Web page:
Happy Valentine’s Day❤️

Photo Credits: Vogue, Essence, Plus Model Mag

Fashion Fridays: Company Crush Brother Vellies

“Brother Vellies was founded by Aurora James with the goal of introducing the rest of the world to her favorite traditional African footwear, while also creating and sustaining artisanal jobs within Africa. Handmade in South Africa, Kenya and Namibia, Brother Vellies creates boots, shoes and sandals in styles that maintain the spirit and durability of their ancestral counterparts.” Brother Vellies Website

Wondering what Vellies are? The name of the company is derived from the word velskoen known as “vellies” – describes a modern day desert boot. Nice right, great name. This company is very special because they are assisting in maintaining the tradition of handmade footwear produced in Africa simultaneously increasing the awareness of the craft and employment. Ms. James is currently based here in Brooklyn (love it), in between her travels to Africa. Read more about her here .

Meantime, I am crushing on these shoes…

image

Woman's Gladiator Photo Credit: Brother Vellies

image

How cute are these Men's shoes & your "mini me" could have the matching pair

In The Papers: NYTimes Fashion’s Racial Divide

image

The NYTimes: Fashion’s Racial Divide article touches on several points regarding the racial divide in the fashion industry. Good read, now what next? I think in addition to the fashion industry recognizing that they should be more inclusive, we also have to support the young ones that want to pursue such careers. In the West Indian culture, parents only know about four careers Lawyer, Doctor, Accountant, Engineer…you get the picture. I wish I had taken the opportunity to study at FIT while I was in college, my school had a special program that allowed you to study there in your last year, if you qualified. To satisfy my fashion palette and missed opportunity some years ago, I took a couple courses after returning to NY from law school. To add insult to injury, FIT is where I sat for weeks for my Bar Exam classes. The irony!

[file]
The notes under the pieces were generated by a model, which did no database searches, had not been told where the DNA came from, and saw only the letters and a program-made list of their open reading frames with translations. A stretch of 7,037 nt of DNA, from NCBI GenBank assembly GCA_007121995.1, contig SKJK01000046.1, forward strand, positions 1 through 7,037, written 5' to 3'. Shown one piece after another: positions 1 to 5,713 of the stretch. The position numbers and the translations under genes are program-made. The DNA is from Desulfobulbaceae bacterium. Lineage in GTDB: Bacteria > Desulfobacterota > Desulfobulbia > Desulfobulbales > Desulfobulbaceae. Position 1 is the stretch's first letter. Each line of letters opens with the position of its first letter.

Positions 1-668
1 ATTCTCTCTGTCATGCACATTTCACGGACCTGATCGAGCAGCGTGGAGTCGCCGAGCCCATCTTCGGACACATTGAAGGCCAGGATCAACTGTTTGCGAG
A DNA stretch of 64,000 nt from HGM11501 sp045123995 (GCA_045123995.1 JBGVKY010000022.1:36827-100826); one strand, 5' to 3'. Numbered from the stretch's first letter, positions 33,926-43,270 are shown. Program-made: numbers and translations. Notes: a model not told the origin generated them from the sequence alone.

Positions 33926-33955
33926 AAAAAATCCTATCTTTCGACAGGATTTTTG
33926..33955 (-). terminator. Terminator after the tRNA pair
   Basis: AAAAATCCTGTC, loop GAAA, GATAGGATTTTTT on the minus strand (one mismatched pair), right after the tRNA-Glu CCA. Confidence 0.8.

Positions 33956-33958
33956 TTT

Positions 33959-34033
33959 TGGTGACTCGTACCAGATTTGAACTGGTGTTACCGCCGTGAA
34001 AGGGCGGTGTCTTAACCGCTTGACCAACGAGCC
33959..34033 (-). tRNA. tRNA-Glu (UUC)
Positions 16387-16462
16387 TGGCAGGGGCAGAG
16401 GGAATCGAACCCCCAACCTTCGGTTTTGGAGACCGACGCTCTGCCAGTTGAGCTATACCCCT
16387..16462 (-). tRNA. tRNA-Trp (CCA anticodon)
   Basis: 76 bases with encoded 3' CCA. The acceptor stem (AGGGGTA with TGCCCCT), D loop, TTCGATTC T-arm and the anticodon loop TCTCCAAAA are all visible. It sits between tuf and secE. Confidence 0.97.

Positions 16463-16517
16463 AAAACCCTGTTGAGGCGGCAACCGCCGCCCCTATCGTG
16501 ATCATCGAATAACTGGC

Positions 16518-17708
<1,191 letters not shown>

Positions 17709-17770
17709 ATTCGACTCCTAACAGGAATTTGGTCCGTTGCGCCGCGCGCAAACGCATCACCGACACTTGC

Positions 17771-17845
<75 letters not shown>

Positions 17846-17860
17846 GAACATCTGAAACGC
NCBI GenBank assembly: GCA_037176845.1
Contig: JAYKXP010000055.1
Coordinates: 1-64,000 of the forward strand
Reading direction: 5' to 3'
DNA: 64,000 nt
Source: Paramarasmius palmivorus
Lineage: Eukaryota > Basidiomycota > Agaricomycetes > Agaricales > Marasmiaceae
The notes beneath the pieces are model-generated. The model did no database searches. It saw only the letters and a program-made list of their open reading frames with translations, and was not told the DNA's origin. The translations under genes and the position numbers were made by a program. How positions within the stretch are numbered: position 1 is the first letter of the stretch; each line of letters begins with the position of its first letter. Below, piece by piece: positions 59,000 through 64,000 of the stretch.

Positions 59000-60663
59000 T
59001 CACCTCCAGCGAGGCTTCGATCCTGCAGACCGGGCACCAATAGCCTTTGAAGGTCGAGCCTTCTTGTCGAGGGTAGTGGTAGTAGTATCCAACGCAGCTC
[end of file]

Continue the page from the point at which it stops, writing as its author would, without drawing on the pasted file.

Some of us have a mix of creativity coupled with the intellectual, hence this Fashion Blog that allows me to express my creative side. Parents always want you to choose careers that yield the highest benefits, for them fashion is not always it. For me, my parents did not force being an attorney, it was my goal from a young age so they did not have to reinforce it so much or dissuade me from pursuing another career. But, I always had this creative outlet for writing and a respect for fashion due in part to my Mom’s great sense of style.

It’s not true that fashion careers don’t yeild a great benefit. I think the best thing you can do is encourage your child to pursue what makes their hearts sing, if that means a double-major, so they have a backup plan, then that is a good route. Don’t dissuade, encourage.

On the flip side, I think Fashion Schools have to be all encompassing for all races as well. I had an experience at FIT for a program I applied to some years ago and the questions that were posed to me and statements made were jaw-dropping to say the least. I took it in stride and a sign that was not my path, for that moment. I share this with you to say that there are many aspects to fixing this racial divide: parents, school administrators, the industry, the companies, all play a part. They all have to be willing to do their part in fixing the divide to encourage inclusion of all races in this industry.

Read the Article

Any thoughts?